Comment from rciaddict
Time June 14, 2011 at 7:31 am

Kenneth:
Why would this be RCI’s fault? The online TA should have been working on alternate travel arrangements for your friends in VT. Hopefully your friends had travel insurance! As a resident of Northern New England, I always have travel insurance and at least one pre-cruise night in port.

Comment from Paul Motter
Time June 14, 2011 at 7:42 am

No one is saying a missed flight or even ship is RCI’s fault… but my point is that the language offered by some of these cruise line air programs – including the examples given from RCI above – can be very misleading, giving people a false sense of security.

Not everyone knows everything they are supposed to know about cruising before they book a cruise and when they read something they tend to take it at face value.

I personally think it is important to point out how this language can be misleading for the uninitiated.

Comment from Dave Beers
Time June 14, 2011 at 8:08 am

Getting to the departure port at least a day early always is the best insurance, and all it costs is the price of a hotel room.

Comment from Bob
Time June 14, 2011 at 12:29 pm

While air passengers have no specific rights on flight delays, remember you do have rights should you get involuntarily bumped from an overbooked flight. Even with these rights you still may miss your ship and be SOL for catching up.

Comment from Dave Beers
Time June 14, 2011 at 1:56 pm

Another thing to consider is cruisers who do not know the rules for flying internationally. Many new cruisers still refuse to get a passport and cruise on closed-loop itineraries where a passport isn’t mandatory. Should they miss the ship they will not be able to fly to the first port in most cases, since that first port is usually a foreign destination.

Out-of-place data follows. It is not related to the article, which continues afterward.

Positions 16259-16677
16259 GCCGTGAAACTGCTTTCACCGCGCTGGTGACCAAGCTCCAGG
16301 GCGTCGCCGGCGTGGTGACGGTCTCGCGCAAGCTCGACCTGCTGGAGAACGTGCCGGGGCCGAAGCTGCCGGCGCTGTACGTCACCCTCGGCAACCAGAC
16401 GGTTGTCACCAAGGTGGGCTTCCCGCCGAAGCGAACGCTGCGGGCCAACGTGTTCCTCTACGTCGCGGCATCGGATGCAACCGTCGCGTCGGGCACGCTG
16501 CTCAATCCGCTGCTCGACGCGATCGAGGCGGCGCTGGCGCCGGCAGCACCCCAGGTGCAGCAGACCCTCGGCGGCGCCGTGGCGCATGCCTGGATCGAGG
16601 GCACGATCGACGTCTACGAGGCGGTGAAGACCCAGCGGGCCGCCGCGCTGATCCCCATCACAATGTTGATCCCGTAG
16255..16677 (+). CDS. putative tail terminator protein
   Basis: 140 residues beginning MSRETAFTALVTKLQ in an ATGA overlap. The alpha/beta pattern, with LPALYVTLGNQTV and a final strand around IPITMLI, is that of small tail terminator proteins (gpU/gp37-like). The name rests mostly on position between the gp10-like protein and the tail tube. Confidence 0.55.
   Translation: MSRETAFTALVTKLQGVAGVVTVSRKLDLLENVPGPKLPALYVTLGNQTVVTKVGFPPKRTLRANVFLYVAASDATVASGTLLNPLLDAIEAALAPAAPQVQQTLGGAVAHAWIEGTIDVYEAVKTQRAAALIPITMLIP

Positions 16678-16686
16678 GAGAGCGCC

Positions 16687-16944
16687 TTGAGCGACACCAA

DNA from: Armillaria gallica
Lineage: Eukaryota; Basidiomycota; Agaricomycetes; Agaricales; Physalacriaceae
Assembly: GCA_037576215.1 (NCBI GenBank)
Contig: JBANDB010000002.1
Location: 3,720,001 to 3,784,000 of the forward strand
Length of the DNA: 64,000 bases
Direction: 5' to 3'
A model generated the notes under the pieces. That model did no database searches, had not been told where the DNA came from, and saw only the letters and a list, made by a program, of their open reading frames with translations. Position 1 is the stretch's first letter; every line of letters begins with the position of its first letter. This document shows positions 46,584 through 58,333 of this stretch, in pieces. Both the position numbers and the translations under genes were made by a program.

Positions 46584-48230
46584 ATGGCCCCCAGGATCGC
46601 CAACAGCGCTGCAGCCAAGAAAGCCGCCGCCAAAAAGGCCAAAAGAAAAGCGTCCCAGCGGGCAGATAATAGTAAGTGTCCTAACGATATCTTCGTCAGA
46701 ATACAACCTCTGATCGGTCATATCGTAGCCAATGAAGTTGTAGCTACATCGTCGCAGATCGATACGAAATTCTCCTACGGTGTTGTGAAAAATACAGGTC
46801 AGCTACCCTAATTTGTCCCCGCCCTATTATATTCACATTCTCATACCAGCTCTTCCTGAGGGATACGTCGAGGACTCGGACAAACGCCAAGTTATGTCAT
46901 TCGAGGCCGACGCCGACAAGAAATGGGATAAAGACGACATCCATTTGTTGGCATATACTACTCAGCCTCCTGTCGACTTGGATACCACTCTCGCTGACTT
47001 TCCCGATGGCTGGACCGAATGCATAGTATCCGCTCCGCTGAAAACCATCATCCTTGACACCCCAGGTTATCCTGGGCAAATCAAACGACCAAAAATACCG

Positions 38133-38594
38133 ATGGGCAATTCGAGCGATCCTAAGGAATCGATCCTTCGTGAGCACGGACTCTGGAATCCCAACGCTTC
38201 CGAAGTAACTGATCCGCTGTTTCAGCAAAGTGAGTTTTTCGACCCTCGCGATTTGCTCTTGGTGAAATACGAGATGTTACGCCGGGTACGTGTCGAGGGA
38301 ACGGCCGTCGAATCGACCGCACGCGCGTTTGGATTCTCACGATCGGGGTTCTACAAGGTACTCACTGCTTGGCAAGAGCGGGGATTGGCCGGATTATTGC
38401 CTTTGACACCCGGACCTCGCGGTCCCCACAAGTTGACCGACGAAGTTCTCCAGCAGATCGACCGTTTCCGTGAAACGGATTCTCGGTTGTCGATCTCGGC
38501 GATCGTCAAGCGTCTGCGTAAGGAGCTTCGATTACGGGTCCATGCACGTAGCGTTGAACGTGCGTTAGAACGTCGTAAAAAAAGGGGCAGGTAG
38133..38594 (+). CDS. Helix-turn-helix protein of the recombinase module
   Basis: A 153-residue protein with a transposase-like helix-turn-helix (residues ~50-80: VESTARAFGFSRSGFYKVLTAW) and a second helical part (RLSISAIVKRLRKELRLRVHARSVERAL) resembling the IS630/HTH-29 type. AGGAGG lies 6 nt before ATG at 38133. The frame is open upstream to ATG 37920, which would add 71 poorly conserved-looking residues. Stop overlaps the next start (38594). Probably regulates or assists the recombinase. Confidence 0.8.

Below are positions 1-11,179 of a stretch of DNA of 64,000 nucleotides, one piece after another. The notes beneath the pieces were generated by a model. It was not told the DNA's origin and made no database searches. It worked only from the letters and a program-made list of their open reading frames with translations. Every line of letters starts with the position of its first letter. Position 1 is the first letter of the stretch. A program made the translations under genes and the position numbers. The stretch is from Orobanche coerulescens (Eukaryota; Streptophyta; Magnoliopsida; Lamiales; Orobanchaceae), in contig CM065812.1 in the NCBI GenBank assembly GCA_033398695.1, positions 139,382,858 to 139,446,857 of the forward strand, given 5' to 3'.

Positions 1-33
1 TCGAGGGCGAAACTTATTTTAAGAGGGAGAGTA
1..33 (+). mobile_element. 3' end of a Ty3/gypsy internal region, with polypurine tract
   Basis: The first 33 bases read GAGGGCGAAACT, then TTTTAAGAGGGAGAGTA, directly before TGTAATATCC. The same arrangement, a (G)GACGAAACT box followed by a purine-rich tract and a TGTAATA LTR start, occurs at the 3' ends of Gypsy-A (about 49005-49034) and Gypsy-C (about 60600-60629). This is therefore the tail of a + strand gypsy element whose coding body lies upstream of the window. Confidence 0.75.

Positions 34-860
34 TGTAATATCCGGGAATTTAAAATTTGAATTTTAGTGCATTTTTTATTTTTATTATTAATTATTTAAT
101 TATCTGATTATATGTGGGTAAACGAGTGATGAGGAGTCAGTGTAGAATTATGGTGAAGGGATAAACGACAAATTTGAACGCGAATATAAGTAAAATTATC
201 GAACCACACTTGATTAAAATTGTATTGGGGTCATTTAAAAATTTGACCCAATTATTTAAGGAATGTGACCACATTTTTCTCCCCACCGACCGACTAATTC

Comment from Kenneth Eden
Time June 15, 2011 at 6:23 am

As I stated above, the on line agency did not answer any calls or e-mails on behalf of those poor people. I spelled it out clearly, and NO, they did not have any travel insurance, why? Because the on line agency did not try to sell it,. AND is it RCI’s fault, NO, it just happened to be RCI that they were booked on, AND RCI would not “interfere’ with a non direct booking, nor would the airline, since it was booked through a travel agency – that would hold true whether the agency was on line or a friendly neighborhood shop.

The bottom line is READ YOUR travel docs, air and cruise, and read them WELL. If you can not underatand the legalize, have a real travel agent vested in the knowledge of the verbiage help you to underdtand it, or, demand that the cruise line spell it out for you, by calling the line direct.

As for travel insurance, that is a whole “nother” can of worms, as there are good and bad policies to purchase out there.

Comment from millis glashaus
Time June 19, 2011 at 4:09 am

Sounds not good. Thank you for sharing this valuable info though.
To admit, we also thought, it would be “safer” to book the “all inclusive”-service with the air and shuttle-arrangement this time (even though we know, it’s much more expensive, than booking it on our own with the national express-shuttle form Heathrow to Southampton incl. one night in the Premier-inn prior to cruising), since last year the vulcano-fuzz in Iceland really mixed up some travel arrangements and we didn’t want to take the chance of losing everything at the end, if anything alike would occur again while we need to travel from CH/DE to GB for embarking the QM2.
Well, there is always something to learn, right? Let’s hope the best as we also do for all our fellow-cruisers on all itineraries. The only thing that keeps us calm is to think about the cruise 2012/13, since then we only need the train and those arrangements we always do on our own (with always 1 night prior and post to cruising – to be on the safe side, since the Deutsche Bahn also has it’s “slight” problems with breaking down trains etc.)…

Comment from Doug
Time July 1, 2011 at 11:43 am

Dave Beers is right. The only way to make 99% sure you don’t miss the ship is to get to the port the day before the cruise. Paying $90+ for a decent hotel room sure beats missing the cruise plus the $$$$$$ expense of catching up to it later.

Comment from Jennifer Brown
Time May 26, 2012 at 7:29 am

United airline had a mechanical problem which caused 29 people to miss our cruise. We have insurance and they put us in a hotel. What are the chances that Royal who made all the arrangements will send us on another Alaskian cruise at their expense because we already paid for it once. Help!